City Attorney v. Review Board

City Attorney Tom Carr has clashed publicly on numerous occasions with Office of Professional Accountability Review Board (OPARB) Member Peter Holmes, but a recent letter to Holmes, dated January 13, marks a new level of vitriol between the two. In the letter, Carr chastises Holmes—whose OPARB serves as an outside check on the police-accountability process—for refusing to produce reports on complaints to the Office of Professional Accountability (OPA). Holmes has said he will not produce the reports without a guarantee of full legal protection for OPARB from the city. Carr says Holmes is "more interested in having a dispute than in resolving it."

"The bottom line," Carr adds, "is that OPARB was appointed to do a job, which it is not doing."

Holmes did not return a call for comment. OPARB, whose members are volunteers, has not produced reports since April 2004 because Carr has refused to guarantee that the city's law department will represent the board if it is sued by officers. ERICA C. BARNETT

First Hill v. City Hall

Last year, First Hill residents agreed to host the Outdoor Meal Program, a food program for the homeless that had been displaced by downtown demolition, on the condition that their generosity would expire after a year. During that time, they believed the city would find a new location—preferably one not in the neighborhood. Instead, the city is preparing to ask First Presbyterian Church at Eighth Avenue and Madison Street to renew its commitment for another year.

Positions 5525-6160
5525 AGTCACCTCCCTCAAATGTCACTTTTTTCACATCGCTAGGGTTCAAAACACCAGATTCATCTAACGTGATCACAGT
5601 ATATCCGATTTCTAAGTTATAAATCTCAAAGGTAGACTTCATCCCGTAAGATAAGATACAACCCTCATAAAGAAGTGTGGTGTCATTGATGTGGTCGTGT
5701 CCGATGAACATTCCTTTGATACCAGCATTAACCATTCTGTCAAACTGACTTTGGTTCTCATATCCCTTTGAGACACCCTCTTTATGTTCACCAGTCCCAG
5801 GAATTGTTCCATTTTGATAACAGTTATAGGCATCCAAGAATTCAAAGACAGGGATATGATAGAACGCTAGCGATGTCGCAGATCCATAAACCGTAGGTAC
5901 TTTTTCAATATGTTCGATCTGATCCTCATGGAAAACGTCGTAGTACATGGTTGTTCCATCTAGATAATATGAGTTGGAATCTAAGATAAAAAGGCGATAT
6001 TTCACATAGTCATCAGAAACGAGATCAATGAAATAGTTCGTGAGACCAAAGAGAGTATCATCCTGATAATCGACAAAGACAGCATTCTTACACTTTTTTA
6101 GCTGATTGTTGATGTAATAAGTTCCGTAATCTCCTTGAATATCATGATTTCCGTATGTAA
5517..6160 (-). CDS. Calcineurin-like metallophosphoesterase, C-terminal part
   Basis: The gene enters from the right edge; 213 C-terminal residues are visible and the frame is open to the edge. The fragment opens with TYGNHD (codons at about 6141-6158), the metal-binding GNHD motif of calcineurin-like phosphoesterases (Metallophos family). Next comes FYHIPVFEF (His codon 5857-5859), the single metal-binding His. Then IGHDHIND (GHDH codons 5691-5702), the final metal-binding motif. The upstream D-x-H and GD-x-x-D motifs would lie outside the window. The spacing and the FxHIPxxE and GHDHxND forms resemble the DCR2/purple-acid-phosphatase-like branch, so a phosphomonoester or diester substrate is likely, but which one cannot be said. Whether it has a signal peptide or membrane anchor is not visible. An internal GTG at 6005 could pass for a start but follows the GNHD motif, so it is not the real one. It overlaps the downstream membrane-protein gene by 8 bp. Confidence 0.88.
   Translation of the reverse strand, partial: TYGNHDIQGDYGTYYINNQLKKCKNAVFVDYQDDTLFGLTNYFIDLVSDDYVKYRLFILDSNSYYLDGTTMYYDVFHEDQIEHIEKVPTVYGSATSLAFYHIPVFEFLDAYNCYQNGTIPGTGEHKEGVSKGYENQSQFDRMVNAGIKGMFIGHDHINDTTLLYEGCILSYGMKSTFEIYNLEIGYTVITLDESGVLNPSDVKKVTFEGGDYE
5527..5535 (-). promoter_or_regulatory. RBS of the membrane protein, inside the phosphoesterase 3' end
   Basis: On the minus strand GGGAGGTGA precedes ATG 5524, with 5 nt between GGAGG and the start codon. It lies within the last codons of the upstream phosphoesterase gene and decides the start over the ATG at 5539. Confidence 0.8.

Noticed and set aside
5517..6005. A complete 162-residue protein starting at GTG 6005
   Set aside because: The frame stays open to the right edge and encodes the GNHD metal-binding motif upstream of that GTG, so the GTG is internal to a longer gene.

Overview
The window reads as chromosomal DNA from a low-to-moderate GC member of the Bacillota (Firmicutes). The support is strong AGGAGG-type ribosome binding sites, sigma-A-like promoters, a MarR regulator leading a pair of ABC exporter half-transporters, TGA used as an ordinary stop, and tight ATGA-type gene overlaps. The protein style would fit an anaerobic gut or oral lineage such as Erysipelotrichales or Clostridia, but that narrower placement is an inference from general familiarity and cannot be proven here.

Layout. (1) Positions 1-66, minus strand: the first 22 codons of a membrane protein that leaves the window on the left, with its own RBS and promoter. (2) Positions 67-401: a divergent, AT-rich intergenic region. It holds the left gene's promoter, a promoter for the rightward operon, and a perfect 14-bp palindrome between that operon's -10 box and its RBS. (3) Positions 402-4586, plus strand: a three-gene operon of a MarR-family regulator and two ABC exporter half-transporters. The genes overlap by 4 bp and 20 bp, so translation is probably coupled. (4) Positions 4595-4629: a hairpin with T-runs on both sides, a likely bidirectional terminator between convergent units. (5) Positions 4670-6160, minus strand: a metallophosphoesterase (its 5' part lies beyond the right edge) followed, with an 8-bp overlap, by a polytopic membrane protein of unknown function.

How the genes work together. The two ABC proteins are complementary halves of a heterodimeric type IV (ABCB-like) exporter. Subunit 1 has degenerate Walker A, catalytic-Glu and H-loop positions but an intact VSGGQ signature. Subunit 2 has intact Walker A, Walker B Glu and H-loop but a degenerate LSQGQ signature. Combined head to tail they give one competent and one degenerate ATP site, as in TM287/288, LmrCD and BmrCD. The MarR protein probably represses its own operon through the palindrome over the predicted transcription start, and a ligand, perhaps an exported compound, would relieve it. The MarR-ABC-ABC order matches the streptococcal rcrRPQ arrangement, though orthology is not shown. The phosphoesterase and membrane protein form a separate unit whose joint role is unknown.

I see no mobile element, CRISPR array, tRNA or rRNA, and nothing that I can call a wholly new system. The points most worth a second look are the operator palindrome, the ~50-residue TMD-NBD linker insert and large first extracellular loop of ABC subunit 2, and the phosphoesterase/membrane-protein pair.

"It was to be a temporary stopgap solution," says Marilyn Hoe, a member of the advisory council that has monitored the program. "The community accepted that in good faith and now we feel the city is going back on its word."

Hoe and others in the neighborhood say that the program's arrival has made First Hill more popular among the transient population. "There is more panhandling and littering—and even human waste."

Al Poole, the city's Director of Homelessness Intervention and Block Grant Intervention, concedes the point, but he denies some of the more-dramatic claims made by neighbors in public meetings—that the program has led to more violence, prostitution, and drug dealing. "The community had existing problems," he says. THOMAS FRANCIS

FSU v. the World

Last month, Seattle's hardcore music community came under scrutiny when local members of a nationally recognized gang called FSU shut down an all-ages show featuring the California hardcore band Dangers. ["The Show Must Go On," by Megan Seling, January 5.] Well, last weekend, Matt Weltner, who booked the controversial Dangers show, was reportedly assaulted at an all-ages venue in Tacoma.

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According to Ryan Flaherty, who witnessed the attack, Weltner was walking to his car after the show. "We saw him getting approached by this guy and it looked like they were joking around, but then I saw him get hit twice," says Flaherty. "Matt ran 15 to 20 feet away and then turned around telling the guy he wasn't going to fight him." According to Flaherty, the man who allegedly hit Weltner was accompanied by an FSU member.

Both Weltner and members of FSU were reached, but declined to comment about the alleged violence. MEGAN SELING